Next let’s talk about the structure, which is one of my favourite things about this book. It is told in the first person voice of the main character, Ursula Flight, and what a fantastic voice she has, but more about her later. However, rather than just straight prose, the author uses all manner of techniques to tell the story, including letters, diary entries, imaginary conversations and, most importantly, plays that she has written, based on real plays of the era which works brilliantly as a device to tie in with the crux of the story. It is so cleverly done and adds real variety and interest to the reading experience, and I found it worked to great effect to give Ursula a very clear and distinct voice. I’ve never seen a narrative done quite this way before, including very imaginative and fun use of fonts and typeface, and I really, really enjoyed it.
So, I’ve mentioned the character of Ursula above and what a clear voice she has. She was my favourite thing about this book for so many reasons. I defy anyone to read this book and not fall immediately in love with her and, I would even venture to suggest that, in Ursula, the author has created a truly memorable heroine in the best traditions of Becky Sharp and Moll Flanders. She is a woman ahead of her time; educated when women were not typically, intelligent, quick-witted, ambitious, adventurous, but bound by the fact of her gender and frustrated by the limitations it poses on her, particularly in the face of the stupidity of many of the men she meets. And, at the very heart of this book is its great joy. This is a novel about feminism; about the unfairness and futility of trying to keep women down and curtail their ambition, because talent will always out in the end and brave women will always fight for their own happiness. Despite the gap of years, the same issues are alive and well today; this book brings them in to sharp focus and holds them up as the fallacy they are and it is extremely relevant for women everywhere. You cannot read this book and fail to cheer Ursula on as she questions the status quo at every turn and highlights its absurdities as she pushes against it. However, this is not done in any kind of militant, man-hating way, but as a gentle and comedic showing of the nonsense of inequality through every age of man.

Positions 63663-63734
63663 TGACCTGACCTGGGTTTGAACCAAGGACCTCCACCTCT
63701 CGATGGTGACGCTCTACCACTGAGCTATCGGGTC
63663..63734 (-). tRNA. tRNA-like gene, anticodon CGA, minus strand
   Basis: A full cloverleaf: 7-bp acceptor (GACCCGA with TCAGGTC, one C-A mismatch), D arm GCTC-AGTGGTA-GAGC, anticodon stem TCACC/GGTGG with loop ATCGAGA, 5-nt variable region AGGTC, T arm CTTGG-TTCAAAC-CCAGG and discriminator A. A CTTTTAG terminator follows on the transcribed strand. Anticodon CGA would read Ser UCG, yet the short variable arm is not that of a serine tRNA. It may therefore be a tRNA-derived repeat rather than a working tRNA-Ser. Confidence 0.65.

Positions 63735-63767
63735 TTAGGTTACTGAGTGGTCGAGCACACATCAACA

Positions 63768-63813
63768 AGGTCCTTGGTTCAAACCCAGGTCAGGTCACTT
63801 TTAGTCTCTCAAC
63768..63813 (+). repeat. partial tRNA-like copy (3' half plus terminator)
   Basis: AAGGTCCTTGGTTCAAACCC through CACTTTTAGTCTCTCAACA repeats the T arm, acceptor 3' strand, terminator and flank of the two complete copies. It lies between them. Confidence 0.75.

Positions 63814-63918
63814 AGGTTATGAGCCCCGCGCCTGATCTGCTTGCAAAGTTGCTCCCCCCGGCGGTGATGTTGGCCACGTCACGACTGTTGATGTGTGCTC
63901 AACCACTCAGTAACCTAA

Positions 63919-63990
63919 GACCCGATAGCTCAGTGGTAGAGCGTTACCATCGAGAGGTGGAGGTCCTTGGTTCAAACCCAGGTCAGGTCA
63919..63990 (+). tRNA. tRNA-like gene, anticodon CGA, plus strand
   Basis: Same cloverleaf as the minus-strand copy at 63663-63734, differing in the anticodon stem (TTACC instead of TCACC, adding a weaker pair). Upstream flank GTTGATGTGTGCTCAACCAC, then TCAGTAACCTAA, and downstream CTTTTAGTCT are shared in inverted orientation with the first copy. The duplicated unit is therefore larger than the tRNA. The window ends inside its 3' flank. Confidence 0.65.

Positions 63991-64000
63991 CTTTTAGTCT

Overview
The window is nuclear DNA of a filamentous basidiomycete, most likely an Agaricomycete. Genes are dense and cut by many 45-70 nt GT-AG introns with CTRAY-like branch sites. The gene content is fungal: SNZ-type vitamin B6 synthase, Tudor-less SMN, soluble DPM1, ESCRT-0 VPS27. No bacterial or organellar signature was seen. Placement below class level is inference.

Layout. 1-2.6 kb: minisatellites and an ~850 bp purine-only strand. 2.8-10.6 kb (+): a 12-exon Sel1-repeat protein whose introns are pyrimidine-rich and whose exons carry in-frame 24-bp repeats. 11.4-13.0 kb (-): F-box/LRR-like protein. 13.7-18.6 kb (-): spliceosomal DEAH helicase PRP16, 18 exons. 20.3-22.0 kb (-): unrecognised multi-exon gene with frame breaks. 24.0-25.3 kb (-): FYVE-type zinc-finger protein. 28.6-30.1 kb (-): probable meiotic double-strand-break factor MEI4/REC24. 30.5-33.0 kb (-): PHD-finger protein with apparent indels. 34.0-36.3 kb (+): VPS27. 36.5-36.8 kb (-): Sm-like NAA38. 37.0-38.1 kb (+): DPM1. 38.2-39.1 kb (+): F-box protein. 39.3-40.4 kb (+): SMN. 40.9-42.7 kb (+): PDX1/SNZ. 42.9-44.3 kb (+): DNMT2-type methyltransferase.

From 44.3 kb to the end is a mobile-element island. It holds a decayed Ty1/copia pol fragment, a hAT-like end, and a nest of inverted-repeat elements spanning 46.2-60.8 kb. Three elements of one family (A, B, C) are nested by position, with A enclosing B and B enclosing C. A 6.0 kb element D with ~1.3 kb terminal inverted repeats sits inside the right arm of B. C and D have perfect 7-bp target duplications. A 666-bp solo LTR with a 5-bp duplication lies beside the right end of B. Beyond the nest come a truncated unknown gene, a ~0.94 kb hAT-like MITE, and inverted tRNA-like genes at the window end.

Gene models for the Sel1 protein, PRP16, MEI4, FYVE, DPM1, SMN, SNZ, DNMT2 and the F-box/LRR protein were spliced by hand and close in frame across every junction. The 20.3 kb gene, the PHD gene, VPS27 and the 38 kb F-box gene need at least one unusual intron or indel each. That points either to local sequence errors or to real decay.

Yes, I did use the word comedic above because one of most delightfully unexpected things about this book is that it is very funny and extremely witty. The author has a great eye for the absurd, and uses it to great advantage here. I found myself laughing out loud more than once, and smiling inbetween at the quick-wittedness of Ursula, particularly in her exchanges with her husband and mother-in-law. I even photographed some of the pages so I could quickly read them again (dog-ear the pages? I could never!). My absolute favourites were the part where a character explains why reading is an unsuitable pastime for women, and when Ursula is discussing pre-marital sex with her new husband. These parts alone are worth buying the book for and have caused me to fall deeply in love with the author.
This is an intelligent, unique, topical, rich, rewarding and joyful book peopled with diverse and riveting characters, relevant issues and set in a fascinating and colourful period. I can’t remember when I last enjoyed a book so much and it has set a high bar for the rest of my reads for the year. You must buy it immediately.
The Illumination of Ursula Flight is available now and you can buy a copy here.
To follow the rest of the blog tour, check out the tour dates on the poster below:
About the Author
Anna-Marie Crowhurst has worked as a freelance journalist and columnist for more than 15 years, contributing to The Times, The Guardian, Time Out, Newsweek, Emerald Street and Stylist. In 2016 she studied for an MA in Creative Writing at Bath Spa University, where her debut novel The Illumination of Ursula Flight was born. She lives in London.
Connect with Anne-Marie: